13. December 2022, 18:00
In this presentation, I propose an agrarian understanding of the current Ethiopian civil war. I argue that in the context of discourses of ethnic federalism, agricultural policies implemented by the EPRDF and subsequent PP regimes have taken part in framing contentious politics on the lines of ethnicity. Since the mid 2000s, agricultural policies aiming at extending cultivated surfaces have led to a rush for land in lowland peripheries. In such places, connection with the local branch of the EPRDF became a prerequisite for investors to access land. Local élites reacted diversely, by both encouraging and complaining about land transactions and work migration they entailed. As ethnicity provided the basis for party structuration and political representation, local land tensions espoused the same ethnic lines – although past agricultural practices were often more inclusive and allowed more fluidity, solidarity, and transactions between groups. Agricultural workers from other regions tried to access land, sometimes concluding transactions with groups which within the policies of ethnic federalism had been recognized as “locals”. Several policy items, including land registration programs implemented between 2014 and 2018, triggered local political violence. As the political crisis was deepening at the federal level, political parties and state institutions provided channels for local land conflicts to scale up. Meanwhile, agricultural investors played a prominent role in the creation of armed groups that are now active on the war’s frontlines.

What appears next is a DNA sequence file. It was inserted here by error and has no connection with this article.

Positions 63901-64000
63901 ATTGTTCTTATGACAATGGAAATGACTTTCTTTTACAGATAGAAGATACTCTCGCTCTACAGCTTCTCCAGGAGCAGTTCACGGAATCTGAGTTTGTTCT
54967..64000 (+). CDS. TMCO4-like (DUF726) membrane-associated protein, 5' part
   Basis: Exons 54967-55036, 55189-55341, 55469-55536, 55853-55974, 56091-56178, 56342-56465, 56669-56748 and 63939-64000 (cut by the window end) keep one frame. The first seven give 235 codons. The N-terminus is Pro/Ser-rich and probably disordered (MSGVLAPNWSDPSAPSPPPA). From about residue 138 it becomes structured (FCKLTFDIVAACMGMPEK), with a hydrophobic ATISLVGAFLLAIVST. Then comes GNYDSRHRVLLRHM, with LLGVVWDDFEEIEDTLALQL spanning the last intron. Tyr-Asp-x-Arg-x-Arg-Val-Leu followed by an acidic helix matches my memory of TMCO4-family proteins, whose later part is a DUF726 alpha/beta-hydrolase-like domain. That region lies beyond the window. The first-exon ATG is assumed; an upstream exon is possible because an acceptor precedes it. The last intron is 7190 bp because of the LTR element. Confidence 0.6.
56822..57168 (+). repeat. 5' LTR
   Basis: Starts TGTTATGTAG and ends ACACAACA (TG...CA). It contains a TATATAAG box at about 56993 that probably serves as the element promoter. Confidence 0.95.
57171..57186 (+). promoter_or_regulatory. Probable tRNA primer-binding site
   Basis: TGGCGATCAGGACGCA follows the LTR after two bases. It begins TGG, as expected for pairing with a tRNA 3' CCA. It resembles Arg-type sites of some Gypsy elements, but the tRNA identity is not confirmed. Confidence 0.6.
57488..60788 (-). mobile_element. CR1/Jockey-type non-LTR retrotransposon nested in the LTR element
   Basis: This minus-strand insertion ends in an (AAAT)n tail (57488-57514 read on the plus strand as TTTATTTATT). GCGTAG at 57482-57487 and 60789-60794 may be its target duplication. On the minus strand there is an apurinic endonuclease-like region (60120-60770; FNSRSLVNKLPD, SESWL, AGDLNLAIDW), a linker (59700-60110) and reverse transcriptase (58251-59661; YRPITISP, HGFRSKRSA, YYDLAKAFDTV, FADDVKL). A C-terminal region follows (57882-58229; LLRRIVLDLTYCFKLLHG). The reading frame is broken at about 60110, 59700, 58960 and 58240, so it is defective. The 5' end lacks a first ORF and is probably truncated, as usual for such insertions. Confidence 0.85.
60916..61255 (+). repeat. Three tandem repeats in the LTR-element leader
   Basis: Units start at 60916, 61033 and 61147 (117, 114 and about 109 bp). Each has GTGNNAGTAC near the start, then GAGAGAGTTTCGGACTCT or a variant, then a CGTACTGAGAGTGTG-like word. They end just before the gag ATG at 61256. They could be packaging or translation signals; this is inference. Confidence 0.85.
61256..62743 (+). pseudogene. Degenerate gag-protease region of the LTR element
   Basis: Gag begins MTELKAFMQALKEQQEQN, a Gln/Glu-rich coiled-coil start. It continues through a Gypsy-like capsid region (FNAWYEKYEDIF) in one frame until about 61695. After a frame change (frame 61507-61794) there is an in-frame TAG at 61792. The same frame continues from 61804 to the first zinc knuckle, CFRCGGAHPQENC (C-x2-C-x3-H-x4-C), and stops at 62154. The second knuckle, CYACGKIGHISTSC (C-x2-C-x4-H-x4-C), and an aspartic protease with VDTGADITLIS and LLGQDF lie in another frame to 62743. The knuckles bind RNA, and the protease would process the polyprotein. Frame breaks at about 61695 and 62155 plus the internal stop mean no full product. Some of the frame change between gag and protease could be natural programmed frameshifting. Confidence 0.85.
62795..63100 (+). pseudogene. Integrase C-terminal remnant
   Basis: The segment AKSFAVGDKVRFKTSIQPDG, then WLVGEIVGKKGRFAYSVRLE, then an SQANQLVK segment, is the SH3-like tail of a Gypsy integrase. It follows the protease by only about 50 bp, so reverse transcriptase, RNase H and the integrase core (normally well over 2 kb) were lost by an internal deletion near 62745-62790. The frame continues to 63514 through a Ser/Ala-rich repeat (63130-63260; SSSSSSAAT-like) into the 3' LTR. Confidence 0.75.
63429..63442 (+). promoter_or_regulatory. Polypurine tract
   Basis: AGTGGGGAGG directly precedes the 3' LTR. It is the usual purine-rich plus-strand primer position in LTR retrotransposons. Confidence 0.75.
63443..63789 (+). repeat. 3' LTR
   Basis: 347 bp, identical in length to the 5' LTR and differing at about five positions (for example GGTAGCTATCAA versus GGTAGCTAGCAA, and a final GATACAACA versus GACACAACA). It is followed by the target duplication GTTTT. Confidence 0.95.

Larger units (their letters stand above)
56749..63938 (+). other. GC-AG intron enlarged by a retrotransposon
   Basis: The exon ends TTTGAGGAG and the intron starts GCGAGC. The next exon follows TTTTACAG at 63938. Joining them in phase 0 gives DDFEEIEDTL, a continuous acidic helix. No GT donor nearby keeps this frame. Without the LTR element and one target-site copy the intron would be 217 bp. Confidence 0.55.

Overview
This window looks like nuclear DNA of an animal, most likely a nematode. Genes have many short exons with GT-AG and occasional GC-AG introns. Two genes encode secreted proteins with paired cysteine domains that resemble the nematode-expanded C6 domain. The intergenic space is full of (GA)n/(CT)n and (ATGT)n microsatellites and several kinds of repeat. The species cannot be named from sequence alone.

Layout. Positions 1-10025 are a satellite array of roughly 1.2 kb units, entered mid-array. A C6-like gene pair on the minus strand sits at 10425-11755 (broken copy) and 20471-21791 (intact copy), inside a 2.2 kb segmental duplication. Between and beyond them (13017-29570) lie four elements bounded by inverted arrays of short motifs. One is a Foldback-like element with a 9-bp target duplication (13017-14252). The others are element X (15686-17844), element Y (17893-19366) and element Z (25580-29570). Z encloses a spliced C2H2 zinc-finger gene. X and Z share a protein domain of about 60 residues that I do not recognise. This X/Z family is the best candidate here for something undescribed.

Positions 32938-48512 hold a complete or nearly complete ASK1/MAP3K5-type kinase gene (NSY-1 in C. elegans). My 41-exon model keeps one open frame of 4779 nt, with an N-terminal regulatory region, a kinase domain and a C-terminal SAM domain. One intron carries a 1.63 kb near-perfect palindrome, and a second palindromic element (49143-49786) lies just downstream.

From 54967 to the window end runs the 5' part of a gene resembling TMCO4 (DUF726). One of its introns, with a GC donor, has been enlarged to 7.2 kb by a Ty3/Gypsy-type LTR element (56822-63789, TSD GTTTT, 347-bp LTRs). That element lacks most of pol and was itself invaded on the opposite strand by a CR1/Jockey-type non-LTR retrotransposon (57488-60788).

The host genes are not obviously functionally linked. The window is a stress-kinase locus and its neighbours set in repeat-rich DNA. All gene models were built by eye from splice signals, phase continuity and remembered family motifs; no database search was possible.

This presentation brings together elements from ethnographic fieldwork carried out in several agricultural intensive areas, namely the Mettekel zone of Benishangul-Gumuz (from 2013 to 2019), Gambella’s coffee producing Majang zone (2014-2016), and Nothern Gonder and Wolqayt (2016-2021).
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